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By Gregg Re | Fox News
At a rally on friendly turf in Kentucky Monday night, President Trump urged voters to send a powerful “signal” to Democrats and the world by electing staunch White House ally Matt Bevin another term as governor on Tuesday.
The result of the showdown in Kentucky — as well as Tuesday’s gubernatorial race in Mississippi and state legislature races in Virginia — could serve as a barometer on whether Trump still has the proven ability to rally Republicans at the voting booth amid Democrats’ ongoing impeachment inquiry.
Amid chants of “USA,” Trump repeatedly sought to leverage his accomplishments in office to boost Bevin, even reminding the audience at one point that American special forces had just provided “the world’s number-one terrorist a one-way ticket to hell.”
The president stood in front of throngs of attendees wearing “Read the transcript!” shirts — a reference to the White House’s readout of Trump’s July call with Ukraine’s leader, which has prompted Democrats to begin an impeachment inquiry even as Republicans insist the conversation was benign.
“We have confirmed 157 judges to follow the Constitution as written.” – President Trump at a #MAGA rally in Lexington, Kentucky#KeepAmericaGreat
“The Democrats are trying to tear our country apart,” Trump said, noting that partisans had pushed the “Russia hoax” and the “Mueller scam. … And then, Mr. Mueller testified. That was a wonderful day — for me.”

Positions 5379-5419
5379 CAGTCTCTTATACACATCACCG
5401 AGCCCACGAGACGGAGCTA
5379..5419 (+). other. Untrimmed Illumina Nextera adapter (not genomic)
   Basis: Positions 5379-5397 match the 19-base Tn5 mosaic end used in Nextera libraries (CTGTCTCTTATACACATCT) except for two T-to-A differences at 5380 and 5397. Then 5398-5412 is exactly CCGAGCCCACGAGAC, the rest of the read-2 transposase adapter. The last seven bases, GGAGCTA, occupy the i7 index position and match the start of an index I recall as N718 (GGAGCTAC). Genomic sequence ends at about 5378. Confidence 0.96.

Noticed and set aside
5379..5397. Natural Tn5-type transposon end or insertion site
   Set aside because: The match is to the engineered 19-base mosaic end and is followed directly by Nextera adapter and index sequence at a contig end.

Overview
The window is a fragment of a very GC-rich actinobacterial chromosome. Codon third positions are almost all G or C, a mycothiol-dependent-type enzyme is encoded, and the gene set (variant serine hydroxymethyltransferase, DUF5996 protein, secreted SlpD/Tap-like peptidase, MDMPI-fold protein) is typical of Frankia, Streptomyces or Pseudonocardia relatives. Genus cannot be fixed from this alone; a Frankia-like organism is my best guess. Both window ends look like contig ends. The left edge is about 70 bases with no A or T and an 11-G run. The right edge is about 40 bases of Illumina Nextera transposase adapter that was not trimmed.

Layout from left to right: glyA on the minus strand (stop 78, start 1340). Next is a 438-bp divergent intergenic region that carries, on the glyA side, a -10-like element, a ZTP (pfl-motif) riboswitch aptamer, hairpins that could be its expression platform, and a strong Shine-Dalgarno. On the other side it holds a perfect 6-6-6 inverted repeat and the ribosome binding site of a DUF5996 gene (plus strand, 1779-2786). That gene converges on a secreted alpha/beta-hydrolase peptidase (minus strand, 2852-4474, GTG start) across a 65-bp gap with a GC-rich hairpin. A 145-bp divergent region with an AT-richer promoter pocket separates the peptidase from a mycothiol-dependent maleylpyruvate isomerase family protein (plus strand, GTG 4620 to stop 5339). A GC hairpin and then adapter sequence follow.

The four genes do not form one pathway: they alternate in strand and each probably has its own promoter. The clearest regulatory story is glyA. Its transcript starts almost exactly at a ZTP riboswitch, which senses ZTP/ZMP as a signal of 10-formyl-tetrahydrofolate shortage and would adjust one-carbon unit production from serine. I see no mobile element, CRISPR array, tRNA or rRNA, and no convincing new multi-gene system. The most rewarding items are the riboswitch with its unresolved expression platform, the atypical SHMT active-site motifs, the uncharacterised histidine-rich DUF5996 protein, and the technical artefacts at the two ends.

Calling The Washington Post “disgusting,” Trump noted that the paper had reported that impeachment was coming — just 19 minutes after he took office. (“At the moment the new commander in chief was sworn in, a campaign to build public support for his impeachment went live,” the Post’s piece read.)
Trump asserted that Democrats were “crazy” and obsessed with Russian conspiracy theories, noting that Hillary Clinton overtly claimed Democratic presidential candidate Tulsi Gabbard was being “groomed” to be a “Russian asset.”
Thousands of supporters lined up outside the Rupp Arena in Lexington several hours in advance of the rally to boost Bevin, who has been locked in a dead heat with state Attorney General Andy Beshear, a Democrat.
TRUMP ISN’T ON THE BALLOT, BUT HE’S FRONT-AND-CENTER IN KEY UPCOMING STATE ELECTIONS
Trump carried Kentucky by 30 points when he won the presidency in 2016, and has remained popular there. However, Bevin has alienated some supporters by pushing to cut state pension programs and hammering public school teachers for striking — including his suggestion that the striking teachers indirectly bore responsibility for the shooting of a 7-year-old girl who remained at home because of school closures.